Current Price – $10.15
Acquisition Price – $10.62+ $0.13 CVR
Upside – 6%
Expiration Date – Jan 2019 (meeting scheduled for 20th of Dec)
Mid-Atlantic Dental Partners (back/mid-office service provider for dental clinics) is acquiring Birner Dental, operator of 66 dental offices in Colorado, New Mexico and Arizona (under brand ‘Perfect Teeth’). Merger consideration is $10.62/share in cash and non-transferable CVR that might pay up to $0.13/share in 18 months. 37.5% shareholders have already agreed to vote in favor of the deal. Counting the remaining insider ownership it seems that shareholder approval is already guaranteed. Topping this up with Mid-Atlantic persistence (raised their offer two times) and secured financing, I think this transaction is very likely to close on schedule. Due to multiple other bidders the downside is limited.
Shareholder meeting is scheduled for the 20th of December with expected closure of the transaction in mid January 2019. So if all works out as I am expecting, this is a way to generate 5% return in two months and then another 1% if CVR pays out.
Birner stock is illiquid, which is probably the main reason why this spread exists.
Rationale for the merger
This transaction is akin to vertical integration of the back-office service provider and front-office dental clinics. Birner has been struggling to operate profitably as stand-alone entity. After recent capital infusion to cure the events of default (Dec of 2017 and then Aug 2018) strategic review process was launched and the board started discussions with interested parties.
Page 40 of the proxy statement has some financial projections and expense splits. My guess is that with the acquisition by Mid-Atlantic corporate overhead will fully go away improving EBITDA from $1.8m to $5.5m. Counting only these savings Birner Dental is being acquired at 7x EBITDA, which is materially below other dental practice acquisitions (9.7x EBITDA – see pages 35-36 of the proxy) – albeit these are pre-synergy multiples and therefore not the best reference point if corporate overhead is excluded for Birner. Additional savings might also be realized within other office level expenses due to larger scale of the merged operations.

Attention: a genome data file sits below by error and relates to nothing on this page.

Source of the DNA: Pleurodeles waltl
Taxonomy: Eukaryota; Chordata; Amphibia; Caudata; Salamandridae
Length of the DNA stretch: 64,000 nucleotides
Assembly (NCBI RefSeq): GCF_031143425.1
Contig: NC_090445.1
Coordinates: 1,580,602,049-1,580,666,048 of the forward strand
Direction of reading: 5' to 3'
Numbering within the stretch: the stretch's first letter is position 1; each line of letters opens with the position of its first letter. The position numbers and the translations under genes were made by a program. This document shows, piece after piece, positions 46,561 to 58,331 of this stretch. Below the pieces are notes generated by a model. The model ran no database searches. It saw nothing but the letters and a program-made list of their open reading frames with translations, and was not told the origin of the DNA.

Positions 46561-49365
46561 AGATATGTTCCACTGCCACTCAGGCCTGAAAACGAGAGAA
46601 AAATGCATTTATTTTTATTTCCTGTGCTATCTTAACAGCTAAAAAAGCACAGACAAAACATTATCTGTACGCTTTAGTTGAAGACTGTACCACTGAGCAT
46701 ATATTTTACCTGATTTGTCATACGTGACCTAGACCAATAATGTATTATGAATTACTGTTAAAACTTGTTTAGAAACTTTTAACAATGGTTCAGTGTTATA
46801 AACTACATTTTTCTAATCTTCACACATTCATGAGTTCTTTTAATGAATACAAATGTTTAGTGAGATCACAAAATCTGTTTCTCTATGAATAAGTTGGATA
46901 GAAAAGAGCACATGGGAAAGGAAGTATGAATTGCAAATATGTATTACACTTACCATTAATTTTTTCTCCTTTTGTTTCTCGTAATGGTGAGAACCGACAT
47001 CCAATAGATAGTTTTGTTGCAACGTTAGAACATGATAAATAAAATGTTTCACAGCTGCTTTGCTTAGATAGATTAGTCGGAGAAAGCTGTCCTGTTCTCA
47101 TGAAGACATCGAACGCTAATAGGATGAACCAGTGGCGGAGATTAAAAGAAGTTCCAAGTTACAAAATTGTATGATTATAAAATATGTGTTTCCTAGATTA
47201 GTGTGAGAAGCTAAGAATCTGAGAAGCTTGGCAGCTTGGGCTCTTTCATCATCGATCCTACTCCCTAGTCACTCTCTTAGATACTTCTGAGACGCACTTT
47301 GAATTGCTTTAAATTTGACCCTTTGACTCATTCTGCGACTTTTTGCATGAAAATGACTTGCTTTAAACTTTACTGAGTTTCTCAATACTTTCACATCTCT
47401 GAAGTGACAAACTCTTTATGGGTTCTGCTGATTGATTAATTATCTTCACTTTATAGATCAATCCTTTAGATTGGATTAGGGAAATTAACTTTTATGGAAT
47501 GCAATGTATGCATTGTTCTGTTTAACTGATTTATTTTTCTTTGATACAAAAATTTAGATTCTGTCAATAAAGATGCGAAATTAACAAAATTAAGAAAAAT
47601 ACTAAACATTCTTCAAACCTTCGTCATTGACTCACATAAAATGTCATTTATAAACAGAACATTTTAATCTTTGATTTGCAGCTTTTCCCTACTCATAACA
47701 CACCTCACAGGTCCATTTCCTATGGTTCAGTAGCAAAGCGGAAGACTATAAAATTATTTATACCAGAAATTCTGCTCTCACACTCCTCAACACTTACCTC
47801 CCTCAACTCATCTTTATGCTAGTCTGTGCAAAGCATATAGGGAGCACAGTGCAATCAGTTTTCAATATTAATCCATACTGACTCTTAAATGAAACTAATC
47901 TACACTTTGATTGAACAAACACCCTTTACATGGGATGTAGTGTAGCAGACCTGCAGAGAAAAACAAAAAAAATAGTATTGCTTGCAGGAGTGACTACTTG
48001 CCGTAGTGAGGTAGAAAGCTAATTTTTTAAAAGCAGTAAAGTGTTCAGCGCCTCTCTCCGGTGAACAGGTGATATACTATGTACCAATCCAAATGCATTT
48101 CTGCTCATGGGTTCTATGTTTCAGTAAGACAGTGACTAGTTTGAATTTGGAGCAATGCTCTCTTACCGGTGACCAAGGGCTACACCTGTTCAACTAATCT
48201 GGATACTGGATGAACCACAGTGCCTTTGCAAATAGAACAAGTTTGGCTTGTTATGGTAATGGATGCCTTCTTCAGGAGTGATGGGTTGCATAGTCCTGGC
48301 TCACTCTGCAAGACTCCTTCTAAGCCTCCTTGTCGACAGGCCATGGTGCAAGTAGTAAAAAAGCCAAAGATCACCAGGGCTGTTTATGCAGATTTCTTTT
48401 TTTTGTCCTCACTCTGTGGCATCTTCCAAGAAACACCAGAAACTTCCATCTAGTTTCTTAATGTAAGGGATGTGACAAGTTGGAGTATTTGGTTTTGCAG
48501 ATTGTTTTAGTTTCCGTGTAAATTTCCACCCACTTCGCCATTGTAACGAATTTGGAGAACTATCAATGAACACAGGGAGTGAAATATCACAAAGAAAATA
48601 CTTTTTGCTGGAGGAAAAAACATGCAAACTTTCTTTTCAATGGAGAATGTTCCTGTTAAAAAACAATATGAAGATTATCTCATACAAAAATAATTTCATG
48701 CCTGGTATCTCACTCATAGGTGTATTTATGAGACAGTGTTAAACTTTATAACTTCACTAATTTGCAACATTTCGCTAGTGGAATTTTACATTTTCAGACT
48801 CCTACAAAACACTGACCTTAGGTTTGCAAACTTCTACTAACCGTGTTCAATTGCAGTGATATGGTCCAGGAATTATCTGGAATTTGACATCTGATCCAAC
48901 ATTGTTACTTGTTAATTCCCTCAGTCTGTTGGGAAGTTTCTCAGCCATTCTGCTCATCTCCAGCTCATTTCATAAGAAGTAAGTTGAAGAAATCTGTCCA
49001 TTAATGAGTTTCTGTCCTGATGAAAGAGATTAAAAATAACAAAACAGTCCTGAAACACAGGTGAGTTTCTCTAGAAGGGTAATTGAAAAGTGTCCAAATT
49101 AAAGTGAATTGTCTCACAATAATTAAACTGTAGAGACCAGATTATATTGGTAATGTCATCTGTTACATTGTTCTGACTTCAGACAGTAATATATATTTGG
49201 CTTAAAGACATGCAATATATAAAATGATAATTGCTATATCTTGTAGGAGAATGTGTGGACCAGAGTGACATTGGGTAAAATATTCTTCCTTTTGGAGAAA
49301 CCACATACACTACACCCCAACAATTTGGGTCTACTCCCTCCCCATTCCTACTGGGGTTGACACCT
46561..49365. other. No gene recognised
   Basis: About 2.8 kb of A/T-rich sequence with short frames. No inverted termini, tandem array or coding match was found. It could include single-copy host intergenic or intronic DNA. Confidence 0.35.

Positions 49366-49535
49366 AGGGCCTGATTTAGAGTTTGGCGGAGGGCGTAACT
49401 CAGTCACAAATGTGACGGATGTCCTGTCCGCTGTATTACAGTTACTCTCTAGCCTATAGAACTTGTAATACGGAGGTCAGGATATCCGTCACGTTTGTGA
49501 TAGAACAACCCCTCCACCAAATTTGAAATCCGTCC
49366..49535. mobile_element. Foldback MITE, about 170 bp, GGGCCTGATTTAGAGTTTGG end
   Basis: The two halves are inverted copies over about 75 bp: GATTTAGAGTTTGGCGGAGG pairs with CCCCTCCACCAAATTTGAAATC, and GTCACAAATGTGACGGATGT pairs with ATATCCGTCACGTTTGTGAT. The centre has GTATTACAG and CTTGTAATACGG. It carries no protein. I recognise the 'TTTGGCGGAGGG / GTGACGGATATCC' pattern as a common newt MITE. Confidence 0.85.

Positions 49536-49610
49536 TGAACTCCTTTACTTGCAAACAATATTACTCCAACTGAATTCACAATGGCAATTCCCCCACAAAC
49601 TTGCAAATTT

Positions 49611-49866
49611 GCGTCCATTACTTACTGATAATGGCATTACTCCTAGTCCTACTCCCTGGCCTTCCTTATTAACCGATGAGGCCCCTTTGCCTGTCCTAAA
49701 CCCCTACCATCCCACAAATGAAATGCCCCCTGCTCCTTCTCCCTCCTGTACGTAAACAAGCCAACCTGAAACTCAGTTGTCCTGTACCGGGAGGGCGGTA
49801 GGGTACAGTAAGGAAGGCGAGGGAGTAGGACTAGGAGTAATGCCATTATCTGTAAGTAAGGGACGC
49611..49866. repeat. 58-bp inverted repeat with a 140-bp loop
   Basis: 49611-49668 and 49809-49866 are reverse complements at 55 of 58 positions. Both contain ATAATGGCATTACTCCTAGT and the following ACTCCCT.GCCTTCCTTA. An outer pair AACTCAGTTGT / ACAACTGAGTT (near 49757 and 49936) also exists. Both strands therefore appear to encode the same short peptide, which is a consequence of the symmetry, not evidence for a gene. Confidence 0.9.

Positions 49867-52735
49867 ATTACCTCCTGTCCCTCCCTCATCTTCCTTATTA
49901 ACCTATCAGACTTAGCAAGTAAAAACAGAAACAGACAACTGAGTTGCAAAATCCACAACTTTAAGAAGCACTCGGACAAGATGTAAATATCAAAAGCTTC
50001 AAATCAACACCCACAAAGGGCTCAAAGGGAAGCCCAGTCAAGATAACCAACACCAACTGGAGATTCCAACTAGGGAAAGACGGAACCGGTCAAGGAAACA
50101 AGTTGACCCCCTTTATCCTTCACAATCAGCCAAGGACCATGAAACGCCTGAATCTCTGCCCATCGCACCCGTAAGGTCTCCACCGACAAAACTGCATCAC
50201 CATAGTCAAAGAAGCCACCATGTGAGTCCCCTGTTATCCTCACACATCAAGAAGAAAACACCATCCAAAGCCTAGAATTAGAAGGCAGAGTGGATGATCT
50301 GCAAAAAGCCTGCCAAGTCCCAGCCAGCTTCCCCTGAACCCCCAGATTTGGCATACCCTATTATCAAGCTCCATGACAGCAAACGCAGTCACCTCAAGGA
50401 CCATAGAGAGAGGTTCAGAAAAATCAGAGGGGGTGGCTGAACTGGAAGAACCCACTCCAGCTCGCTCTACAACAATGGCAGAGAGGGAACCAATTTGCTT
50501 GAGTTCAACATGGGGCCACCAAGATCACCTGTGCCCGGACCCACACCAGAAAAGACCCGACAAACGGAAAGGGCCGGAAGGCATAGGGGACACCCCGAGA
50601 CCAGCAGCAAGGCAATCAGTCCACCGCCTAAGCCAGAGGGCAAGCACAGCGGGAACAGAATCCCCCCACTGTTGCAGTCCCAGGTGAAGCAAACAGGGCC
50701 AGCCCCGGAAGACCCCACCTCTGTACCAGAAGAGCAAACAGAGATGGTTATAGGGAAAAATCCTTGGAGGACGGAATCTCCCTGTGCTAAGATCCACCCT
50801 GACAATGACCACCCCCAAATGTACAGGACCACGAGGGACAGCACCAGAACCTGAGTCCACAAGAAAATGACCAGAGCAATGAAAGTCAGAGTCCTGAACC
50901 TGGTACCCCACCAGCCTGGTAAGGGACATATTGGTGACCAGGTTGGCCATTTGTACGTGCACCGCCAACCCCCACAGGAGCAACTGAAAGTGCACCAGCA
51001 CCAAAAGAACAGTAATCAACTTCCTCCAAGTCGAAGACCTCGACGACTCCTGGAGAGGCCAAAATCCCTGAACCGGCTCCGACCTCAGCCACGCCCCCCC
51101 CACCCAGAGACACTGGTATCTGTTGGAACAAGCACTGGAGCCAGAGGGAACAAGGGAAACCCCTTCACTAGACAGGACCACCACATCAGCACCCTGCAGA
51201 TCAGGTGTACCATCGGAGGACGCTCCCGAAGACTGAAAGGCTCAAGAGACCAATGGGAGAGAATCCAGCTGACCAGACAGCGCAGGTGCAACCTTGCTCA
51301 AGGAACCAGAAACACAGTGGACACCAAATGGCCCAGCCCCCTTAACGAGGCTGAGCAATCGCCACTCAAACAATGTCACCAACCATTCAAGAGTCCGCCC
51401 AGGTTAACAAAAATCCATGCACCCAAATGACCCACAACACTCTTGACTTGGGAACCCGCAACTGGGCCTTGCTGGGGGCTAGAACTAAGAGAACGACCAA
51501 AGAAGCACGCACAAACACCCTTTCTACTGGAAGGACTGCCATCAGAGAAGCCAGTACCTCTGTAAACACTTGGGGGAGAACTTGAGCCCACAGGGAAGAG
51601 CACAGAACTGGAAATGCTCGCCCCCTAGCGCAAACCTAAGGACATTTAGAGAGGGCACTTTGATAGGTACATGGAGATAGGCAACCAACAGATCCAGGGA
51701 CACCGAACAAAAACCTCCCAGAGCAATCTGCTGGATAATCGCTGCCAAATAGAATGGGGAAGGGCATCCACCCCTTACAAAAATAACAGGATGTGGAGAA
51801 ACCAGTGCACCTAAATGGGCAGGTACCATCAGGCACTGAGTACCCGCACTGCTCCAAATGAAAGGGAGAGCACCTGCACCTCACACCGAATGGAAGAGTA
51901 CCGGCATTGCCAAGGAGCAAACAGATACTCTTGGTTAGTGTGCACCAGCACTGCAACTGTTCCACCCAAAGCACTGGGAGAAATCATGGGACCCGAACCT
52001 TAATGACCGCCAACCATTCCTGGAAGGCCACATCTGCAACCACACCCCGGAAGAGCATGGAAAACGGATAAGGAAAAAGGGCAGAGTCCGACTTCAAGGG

Even more important is that Birner is currently operating inefficiently and under-earning - M&A cases noted in the proxy had EBITDA margins at 15%-25%, whereas Birner’s margin even excluding the corporate overhead stands at 9% (projected to increase to 15% by 2022 following operational improvements). If industry average profitability levels (at 15% EBITDA margin) are achieved, then Mid-Atlantic is paying only 4x EBITDA for this acquisition.
All in all, this sounds like compelling opportunity for Mid-Atlantic and I do not think they will walk away from the transaction willingly.
The voting structure
- Birner has 1.9m of common stock shares, with one vote power per share and 11 shares of Series A preferred stock with about 100k voting power each. So a total amount of votes is 2.9m.
- Series A stock together with $5.5m of convertible bonds (which convert at $5/share to common) was issued to Palm entities in Dec 2017 and Aug 2018 to cure debt covenants. As a result of this capital infusion, Palm received 36.6% of voting and economic power and also put 2 people (later upped to 3) of their own on Birner’s board. Effectively, Palm has bought approximately 1/3 of the company at $5/share. Less than a year later they have opportunity to double their investment. Palm has entered into voting agreement in support of the transaction.
- Directors and executives unaffiliated with Pall own further 20% of the voting power (or 31.5% of common stock) and together with Palm entities appear to have the required majority.